Gov. Sam Brownback should have vetoed the bill linking needed additional dollars for the judiciary to unneeded systemic changes undercutting the Kansas Supreme Court’s authority. Instead, he signed the bundled bill last week, even saying in a press release that the legislation “includes minor reforms.”
So, just like that – over the objections of the Kansas Bar Association and other attorney and court employee groups and some judges, and without any House Judiciary Committee hearings – it is now state law that the chief judge of each of the state’s 31 judicial districts can control his own budget and that district judges will select their own chief judge.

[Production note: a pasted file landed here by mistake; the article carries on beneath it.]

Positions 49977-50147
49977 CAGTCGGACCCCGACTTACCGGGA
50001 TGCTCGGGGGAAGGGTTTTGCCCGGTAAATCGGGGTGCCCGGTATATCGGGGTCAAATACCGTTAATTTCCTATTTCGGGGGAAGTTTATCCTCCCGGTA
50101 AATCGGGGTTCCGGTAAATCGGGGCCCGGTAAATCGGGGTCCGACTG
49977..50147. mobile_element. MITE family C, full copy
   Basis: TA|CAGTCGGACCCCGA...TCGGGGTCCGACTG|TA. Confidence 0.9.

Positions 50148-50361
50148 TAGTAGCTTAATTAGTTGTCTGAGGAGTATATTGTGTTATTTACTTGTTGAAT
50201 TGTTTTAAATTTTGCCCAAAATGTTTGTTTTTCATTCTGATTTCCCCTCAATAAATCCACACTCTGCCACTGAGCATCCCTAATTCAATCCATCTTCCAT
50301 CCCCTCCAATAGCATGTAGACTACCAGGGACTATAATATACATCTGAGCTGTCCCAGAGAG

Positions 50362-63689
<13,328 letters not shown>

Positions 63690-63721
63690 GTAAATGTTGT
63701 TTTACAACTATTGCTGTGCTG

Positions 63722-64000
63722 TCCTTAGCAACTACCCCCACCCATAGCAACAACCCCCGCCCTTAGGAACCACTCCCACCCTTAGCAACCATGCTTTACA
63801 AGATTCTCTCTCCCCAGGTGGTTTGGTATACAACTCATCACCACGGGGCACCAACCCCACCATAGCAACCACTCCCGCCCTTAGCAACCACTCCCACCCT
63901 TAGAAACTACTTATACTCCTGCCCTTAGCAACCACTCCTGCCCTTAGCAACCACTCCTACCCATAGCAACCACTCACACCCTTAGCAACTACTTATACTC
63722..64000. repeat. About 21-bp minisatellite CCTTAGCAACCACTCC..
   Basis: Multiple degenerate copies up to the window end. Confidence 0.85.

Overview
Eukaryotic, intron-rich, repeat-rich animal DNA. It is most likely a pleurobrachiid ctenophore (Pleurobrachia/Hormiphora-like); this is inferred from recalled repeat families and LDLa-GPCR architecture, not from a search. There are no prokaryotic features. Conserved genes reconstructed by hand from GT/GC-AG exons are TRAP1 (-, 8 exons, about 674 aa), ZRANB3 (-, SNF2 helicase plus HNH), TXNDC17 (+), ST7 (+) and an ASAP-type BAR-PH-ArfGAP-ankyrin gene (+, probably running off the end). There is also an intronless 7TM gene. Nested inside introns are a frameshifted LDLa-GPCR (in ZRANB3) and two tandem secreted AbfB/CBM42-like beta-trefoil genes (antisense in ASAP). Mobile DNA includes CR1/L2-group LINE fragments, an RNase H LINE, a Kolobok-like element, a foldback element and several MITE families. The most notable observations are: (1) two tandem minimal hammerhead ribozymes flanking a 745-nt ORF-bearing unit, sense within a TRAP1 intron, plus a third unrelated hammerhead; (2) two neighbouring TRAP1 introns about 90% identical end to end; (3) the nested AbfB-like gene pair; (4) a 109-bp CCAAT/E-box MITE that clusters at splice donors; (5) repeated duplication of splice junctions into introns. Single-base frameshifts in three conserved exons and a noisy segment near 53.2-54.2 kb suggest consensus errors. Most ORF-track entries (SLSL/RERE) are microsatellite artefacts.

Never mind that since 1972 the Kansas Constitution has said that “the Supreme Court shall have general administrative authority over all courts in this state.” Or that, as one district judge warned, the law could create “31 judicial fiefdoms” and, according to a bill summary, increase administrative costs for district courts.
No wonder the high court issued an extraordinary rebuke Friday, saying in part that the bill “weakens the centralized authority of the Kansas unified court system in exchange for money to pay our employees and keep courts open. And the money it provides still may fall short of even doing that. This is a poor trade. We have very serious concerns about what will happen to the administration of justice in Kansas. We believe Kansans deserve better.”
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So do we.
For the editorial board, Rhonda Holman